PRINCETON – A new judge has been assigned to the Walnut Ridge lawsuit filed against the Bureau County Board and other defendants.
The case has now been assigned to Judge Richard J. Lannon and will be heard in the LaSalle County Courthouse in Ottawa. The next court hearing will be at 10 a.m. Jan. 12 for hearing on the motion filed by the defendants to dismiss the lawsuit.
A group of 37 Walnut area residents filed the Walnut Ridge complaint June 30 against the county of Bureau, the Bureau County Board, each county board member as individuals, and against the Walnut Ridge wind farm developers, Walnut Ridge Wind LLC. The goal of the complaint is to stop the building of the proposed 150-turbine Walnut Ridge Wind wind farm in northwest Bureau County.
Both Walnut Ridge LLC and the Bureau County defendants have filed motions to dismiss the 117-count lawsuit, which challenges the Bureau County Board’s actions taken in 2008 and in 2011, concerning the proposed Walnut Ridge project. According to the motions to dismiss, the plaintiffs’ claims within each count are based upon conditional use permits granted by the county board in 2008 and are all untimely and should be dismissed, with prejudice.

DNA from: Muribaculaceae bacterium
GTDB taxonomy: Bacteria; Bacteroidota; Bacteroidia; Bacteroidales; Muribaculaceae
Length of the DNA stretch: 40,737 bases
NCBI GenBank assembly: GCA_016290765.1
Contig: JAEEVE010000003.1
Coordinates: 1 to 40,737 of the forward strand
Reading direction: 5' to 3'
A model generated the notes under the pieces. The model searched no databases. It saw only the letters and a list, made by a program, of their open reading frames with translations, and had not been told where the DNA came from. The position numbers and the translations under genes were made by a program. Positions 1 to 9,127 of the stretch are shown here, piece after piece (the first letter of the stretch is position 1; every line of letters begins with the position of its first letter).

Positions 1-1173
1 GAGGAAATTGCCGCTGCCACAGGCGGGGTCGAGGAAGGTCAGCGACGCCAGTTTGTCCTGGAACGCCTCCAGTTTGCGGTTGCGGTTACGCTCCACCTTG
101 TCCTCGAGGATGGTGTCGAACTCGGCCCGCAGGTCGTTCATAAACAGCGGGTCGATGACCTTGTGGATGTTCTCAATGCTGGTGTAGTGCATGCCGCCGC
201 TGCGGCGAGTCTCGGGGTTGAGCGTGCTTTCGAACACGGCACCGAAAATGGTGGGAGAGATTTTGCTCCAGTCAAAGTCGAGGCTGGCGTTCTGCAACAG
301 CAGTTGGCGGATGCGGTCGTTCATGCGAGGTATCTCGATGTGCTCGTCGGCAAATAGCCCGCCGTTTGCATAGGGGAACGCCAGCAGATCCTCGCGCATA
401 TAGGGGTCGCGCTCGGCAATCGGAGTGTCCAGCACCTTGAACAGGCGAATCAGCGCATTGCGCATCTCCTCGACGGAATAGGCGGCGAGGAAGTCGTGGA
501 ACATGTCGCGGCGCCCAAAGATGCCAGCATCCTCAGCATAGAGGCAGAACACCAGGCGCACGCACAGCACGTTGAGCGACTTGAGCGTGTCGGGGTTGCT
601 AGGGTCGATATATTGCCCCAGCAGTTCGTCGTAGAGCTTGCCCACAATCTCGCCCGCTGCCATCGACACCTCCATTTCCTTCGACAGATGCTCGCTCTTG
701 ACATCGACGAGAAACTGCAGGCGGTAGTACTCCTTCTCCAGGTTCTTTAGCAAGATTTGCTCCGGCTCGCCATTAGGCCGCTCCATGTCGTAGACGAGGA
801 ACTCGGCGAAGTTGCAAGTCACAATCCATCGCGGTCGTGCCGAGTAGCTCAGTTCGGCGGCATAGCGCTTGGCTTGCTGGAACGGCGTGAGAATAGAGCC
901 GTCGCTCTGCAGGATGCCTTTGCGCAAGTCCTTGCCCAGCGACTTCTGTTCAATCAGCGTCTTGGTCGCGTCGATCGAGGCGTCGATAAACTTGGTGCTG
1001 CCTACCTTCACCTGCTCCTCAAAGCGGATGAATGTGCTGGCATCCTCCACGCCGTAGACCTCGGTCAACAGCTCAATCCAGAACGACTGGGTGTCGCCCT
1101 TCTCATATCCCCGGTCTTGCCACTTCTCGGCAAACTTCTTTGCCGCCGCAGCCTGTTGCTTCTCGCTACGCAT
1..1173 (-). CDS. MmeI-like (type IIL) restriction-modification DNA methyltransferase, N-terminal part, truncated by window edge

The plaintiffs in the 450-page complaint are 37 Bureau County residents whose properties are located in the vicinity of the proposed Walnut Ridge Wind site. The plaintiffs claim the Bureau County Board did not have the authority or jurisdiction to grant the original conditional use permits to Walnut Ridge Wind LLC in August 2008, nor the authority to approve the permit extension requests granted by the county board in April 2011.
According to the plaintiffs, the county board’s decisions also failed to consider the negative impact of the proposed turbines, including, among other things, annoying and incessant noise, visual disturbances from flashing lights, turning blades and massive unsightly towers, shadow flicker, negative health affects, including sleep deprivation, and the impact to pets, livestock, birds and wildlife.
|Wind Watch relies entirely
on User Funding